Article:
What's going to be really important to investors from here is to watch and see whether or not the surgery centers that no longer were using it come back and begin prescribing again; and, whether or not it becomes a meaningful driver of sales again. I think you could talk about $10-12 million in sales per quarter, which certainly would be welcome. If there's anything that concerns me about this stock, it's the fact that when I was reading through their 10-Q, they had a going concern question in there.
For people or investors who aren't familiar, companies, when they are putting together all their numbers, they have to look and see what they expect will happen with their current business, and whether or not they think they can remain a going concern based upon the information that they have at the time that they put together all these numbers. If you look at Omeros' last 10-Q, they concluded that there is a substantial doubt of their ability to continue as a going concern through August 9th of 2019. That was based on $88 million in cash. Just as an aside, they're spending about 32 million per quarter. The situation for them is, I'm not going to say dire, because, Omidria's revenue could start kicking in again, and that will help push back that date. Other trial data could come out in these other indications that could excite somebody. Maybe somebody steps up and gives them a partnering deal that makes their balance sheet flush with cash again. But given the risks, again, this is another one to be on the sidelines on, in my opinion.
Jones: Totally agree, and maybe even more so here. I think there's a lot of take-home messages for biotech investors just within these two stocks themselves. No. 1, we've talked about, obviously, cash position is huge. Having partners that can help fund certainly helps. But ultimately, you're looking at potential capital raises that are going to be dilutive to current shareholders if they are able to do so. But with the stocks being so depressed, I just don't see that continuing much longer.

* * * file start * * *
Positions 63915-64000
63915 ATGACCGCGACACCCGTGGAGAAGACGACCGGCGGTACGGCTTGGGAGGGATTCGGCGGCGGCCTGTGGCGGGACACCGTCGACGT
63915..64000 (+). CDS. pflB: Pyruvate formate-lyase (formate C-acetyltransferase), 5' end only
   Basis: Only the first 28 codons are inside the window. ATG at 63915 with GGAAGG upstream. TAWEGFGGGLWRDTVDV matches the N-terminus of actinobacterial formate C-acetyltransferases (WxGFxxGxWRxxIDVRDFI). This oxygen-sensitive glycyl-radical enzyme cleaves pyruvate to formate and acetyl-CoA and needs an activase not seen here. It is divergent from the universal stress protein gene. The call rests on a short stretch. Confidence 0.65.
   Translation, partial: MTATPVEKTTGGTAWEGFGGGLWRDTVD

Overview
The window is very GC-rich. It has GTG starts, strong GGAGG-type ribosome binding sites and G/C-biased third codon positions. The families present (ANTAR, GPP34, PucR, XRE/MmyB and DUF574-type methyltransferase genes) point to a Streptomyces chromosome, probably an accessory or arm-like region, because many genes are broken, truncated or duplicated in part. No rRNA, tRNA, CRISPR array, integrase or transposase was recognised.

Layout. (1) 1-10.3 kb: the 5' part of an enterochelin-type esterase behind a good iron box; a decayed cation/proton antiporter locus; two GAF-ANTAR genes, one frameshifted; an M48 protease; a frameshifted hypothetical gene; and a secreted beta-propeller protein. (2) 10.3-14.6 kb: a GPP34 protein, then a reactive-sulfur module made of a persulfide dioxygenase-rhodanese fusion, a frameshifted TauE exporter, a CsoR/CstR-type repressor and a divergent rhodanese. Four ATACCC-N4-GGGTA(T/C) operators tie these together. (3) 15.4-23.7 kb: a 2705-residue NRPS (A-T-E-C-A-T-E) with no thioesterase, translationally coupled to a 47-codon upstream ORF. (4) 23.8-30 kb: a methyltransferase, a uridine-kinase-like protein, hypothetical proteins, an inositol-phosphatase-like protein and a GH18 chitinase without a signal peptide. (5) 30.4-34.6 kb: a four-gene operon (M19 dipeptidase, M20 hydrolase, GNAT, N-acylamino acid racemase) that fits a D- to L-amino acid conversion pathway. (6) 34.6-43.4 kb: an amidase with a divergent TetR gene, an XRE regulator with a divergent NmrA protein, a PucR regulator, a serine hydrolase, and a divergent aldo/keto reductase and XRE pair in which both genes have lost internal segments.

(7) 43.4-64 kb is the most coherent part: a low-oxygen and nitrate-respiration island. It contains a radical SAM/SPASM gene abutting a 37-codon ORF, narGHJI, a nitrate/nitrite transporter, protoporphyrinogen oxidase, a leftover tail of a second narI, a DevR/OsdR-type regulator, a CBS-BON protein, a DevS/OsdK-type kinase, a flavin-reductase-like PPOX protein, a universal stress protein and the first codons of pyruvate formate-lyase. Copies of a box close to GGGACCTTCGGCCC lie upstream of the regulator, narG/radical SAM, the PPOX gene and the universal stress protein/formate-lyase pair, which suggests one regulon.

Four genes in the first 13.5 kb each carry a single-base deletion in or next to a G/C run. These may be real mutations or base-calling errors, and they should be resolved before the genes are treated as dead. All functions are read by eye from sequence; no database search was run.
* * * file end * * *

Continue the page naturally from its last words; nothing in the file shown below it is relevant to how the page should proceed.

Also, too, placebo-controlled data. It's one thing to look at studies with those historical controls. But really, the gold standard is looking at data and having that placebo arm. Ultimately, what you want to see is that there is a statistical significance in outperforming the placebo. That should be the No. 1 thing that you look at when you go through press releases, when you're looking at these study results. Did it beat placebo? Was it statistically significant?
Todd, any other last final thoughts on what biotech investors can take away from these two stocks?
Campbell: Everybody's out there, if you're a shareholder listening, you've gotten beaten up. That's real money that's been lost. I say it over and over again on the show: diversify, diversify, diversify. When you're looking at clinical stage companies, a lot can and usually does go wrong. Make sure that you're protecting yourself and not going all-in on these stocks ahead of what are really binary events.
I think that you nailed on the key things to pay attention to. When you're looking at press releases, always read them not through rose-colored glasses. Be willing to admit when an event that you thought was going to play out, the reason or the catalyst for owning the stock, when it's changed.
Jones: Absolutely. One final thought, Todd, you heard him say it: read those SEC filings! You'd be amazed what you can find in the SEC filings.
That is it for this week's Industry Focus. As always, people on the program may have interest in the stocks they talk about, and The Motley Fool may have formal recommendations for or against, so don't buy or sell stocks based solely on what you hear. This show is produced by Austin Morgan. For Todd Campbell, I'm Shannon Jones. Thanks for listening and Fool on!